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Despite fierce protests from environmental groups battling to save a World Heritage site, Poland has started logging in the ancient Białowieża forest, which includes some of Europe’s last primeval woodland. The forest is also home to the continent's largest mammal, the European bison.

Picture courtesy of The Guardian.
A small herd of European bison and the forest that is to be logged.
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The East Coast's Saltmarsh Sparrow is disappearing from its home and could be headed for extinction in as little as 50 years, say scientists whose work could help protect the little birds. The bird is being threatened by a rise in sea levels and by construction along the coasts where it makes it home. 

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The Totten Glacier of East Antarctica holds back more ice than any other, but scientists say it is fundamentally unstable and could eventually collapse in the warming waters, drastically raising the world's sea levels.

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Little Penguins are the only penguin species currently extant in Australia, but some 18 million years ago, things were quite different. At that time, Australia was home to a giant penguin that stood 4.2 to 4.9 feet tall, which is bigger than the biggest penguin alive today, the Emperor.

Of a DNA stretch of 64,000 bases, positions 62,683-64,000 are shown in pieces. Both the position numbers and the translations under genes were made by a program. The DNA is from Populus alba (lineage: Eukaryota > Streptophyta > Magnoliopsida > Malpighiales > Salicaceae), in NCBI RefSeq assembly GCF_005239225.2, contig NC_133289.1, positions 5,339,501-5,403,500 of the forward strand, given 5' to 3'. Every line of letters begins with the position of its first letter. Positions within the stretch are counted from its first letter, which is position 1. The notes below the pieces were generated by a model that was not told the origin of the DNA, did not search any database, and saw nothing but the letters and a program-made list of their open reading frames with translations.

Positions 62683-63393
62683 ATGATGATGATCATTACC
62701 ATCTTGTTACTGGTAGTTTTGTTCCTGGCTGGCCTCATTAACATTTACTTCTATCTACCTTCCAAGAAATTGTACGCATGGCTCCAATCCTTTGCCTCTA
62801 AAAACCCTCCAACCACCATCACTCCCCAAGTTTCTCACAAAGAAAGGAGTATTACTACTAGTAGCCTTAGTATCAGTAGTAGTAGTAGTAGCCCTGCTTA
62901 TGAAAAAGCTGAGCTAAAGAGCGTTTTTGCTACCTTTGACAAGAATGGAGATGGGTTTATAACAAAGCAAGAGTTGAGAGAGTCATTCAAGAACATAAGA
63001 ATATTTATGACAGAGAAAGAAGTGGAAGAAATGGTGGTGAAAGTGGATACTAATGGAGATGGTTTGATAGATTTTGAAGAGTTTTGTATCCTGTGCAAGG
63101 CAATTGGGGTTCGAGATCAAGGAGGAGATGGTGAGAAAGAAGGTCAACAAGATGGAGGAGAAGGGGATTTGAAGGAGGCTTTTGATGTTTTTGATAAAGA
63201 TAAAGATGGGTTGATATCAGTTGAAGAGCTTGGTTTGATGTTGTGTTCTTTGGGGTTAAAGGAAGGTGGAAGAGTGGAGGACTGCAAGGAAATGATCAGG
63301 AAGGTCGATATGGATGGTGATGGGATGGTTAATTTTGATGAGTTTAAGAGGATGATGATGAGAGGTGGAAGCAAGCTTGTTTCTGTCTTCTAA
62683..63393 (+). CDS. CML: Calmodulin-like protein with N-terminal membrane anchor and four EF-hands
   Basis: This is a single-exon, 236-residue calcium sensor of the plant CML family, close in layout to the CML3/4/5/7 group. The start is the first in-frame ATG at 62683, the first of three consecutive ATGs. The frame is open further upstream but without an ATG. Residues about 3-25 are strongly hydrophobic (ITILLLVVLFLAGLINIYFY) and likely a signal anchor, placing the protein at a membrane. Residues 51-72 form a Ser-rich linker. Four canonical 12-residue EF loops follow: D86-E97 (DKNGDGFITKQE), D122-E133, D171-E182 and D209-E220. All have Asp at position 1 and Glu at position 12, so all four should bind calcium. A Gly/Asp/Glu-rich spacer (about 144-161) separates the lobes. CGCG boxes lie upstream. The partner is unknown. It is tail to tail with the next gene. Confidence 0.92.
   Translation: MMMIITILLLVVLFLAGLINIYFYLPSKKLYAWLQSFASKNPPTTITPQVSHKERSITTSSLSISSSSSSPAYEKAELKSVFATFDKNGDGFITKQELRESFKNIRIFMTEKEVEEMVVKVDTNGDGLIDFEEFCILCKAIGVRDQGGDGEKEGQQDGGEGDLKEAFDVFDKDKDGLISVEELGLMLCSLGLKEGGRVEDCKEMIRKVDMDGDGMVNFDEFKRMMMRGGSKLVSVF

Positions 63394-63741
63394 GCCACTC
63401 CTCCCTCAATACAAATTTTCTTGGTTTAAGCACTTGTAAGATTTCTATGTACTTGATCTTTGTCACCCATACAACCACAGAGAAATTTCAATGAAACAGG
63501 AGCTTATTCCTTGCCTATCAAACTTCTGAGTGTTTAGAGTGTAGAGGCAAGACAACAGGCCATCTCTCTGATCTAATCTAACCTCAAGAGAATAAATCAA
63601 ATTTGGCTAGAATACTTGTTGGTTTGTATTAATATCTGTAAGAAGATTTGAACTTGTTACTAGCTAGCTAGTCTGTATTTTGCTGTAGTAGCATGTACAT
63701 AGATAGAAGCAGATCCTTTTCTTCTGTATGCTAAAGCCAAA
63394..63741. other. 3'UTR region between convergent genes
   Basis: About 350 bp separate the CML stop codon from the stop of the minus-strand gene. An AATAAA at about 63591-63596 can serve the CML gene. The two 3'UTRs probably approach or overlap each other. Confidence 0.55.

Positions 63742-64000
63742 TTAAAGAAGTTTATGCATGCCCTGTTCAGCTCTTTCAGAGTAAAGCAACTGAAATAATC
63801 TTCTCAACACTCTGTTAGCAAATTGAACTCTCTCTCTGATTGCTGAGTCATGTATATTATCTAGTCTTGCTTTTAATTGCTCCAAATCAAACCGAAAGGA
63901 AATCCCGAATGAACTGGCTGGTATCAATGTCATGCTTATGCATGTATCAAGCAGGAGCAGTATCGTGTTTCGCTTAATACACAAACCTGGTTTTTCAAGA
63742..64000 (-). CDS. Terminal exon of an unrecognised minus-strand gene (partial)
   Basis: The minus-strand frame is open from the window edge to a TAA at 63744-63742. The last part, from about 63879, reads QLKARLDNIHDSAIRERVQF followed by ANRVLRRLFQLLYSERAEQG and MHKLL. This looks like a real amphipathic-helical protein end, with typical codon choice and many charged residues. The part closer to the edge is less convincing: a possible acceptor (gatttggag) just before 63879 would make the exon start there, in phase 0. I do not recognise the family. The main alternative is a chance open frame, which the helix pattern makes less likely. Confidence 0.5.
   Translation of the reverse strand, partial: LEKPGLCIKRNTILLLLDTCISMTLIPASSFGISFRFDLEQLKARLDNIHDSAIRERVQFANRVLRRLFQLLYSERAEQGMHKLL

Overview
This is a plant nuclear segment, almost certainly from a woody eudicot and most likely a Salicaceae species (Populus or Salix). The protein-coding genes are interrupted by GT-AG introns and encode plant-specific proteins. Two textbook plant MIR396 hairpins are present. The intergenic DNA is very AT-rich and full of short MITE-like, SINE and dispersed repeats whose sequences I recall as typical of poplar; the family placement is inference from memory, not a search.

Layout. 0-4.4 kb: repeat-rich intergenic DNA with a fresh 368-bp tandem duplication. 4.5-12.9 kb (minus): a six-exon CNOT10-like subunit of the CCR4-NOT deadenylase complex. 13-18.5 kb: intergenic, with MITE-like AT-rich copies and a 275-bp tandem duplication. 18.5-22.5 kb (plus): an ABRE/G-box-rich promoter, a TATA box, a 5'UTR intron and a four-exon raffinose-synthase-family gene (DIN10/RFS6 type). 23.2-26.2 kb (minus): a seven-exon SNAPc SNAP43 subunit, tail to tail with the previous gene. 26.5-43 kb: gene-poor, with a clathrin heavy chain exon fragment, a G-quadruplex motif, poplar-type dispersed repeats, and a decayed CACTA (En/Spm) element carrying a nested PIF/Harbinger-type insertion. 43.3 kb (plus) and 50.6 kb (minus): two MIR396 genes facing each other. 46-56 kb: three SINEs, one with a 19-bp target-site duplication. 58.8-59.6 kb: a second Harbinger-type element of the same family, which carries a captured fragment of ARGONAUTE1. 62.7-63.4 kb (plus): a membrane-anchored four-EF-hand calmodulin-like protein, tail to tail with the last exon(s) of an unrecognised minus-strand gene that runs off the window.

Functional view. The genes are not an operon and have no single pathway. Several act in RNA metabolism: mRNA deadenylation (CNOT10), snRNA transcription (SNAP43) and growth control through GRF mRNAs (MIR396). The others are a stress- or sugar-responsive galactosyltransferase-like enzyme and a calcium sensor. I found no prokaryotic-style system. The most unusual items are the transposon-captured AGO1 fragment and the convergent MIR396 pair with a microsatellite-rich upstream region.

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In Canada, a rare parasitic wasp that had been being considered for endangered status has been found in several colonies on New Brunswick beaches, making it unlikely that it will have to be protected at this time. 

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Researchers recently reported that a threatened species of Arctic seagull, the Ivory Gull, had made a colony in an unusual place— on an offshore iceberg. This is the first report of these gulls breeding on an iceberg.

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The Trust for the Public Land advocates for parks in neighborhoods across the nation and ranks urban areas according to the access that their residents have to parks. Their latest rankings show the top five as Minneapolis, St. Paul, Washington, Arlington County (Virginia), and San Francisco.  Houston didn't make the top 100 list which surprises me a bit because it does have lots of parks.







6 comments:

  1. Thank you for this enjoyable post
    shared

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  2. So many bad news...When does it stop?!

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  3. I was hoping for another walk in the Brazos Bend park while in Houston but it was just a bit too hot for me after a weekend of celebration, heat, and humidity. Maybe next time. Thanks for the news. Some of it was actually good!

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    1. Well, it would have been an extremely wet walk anyway. The Brazos River is now in at a historic flood stage. Maybe next time you visit will be drier and cooler.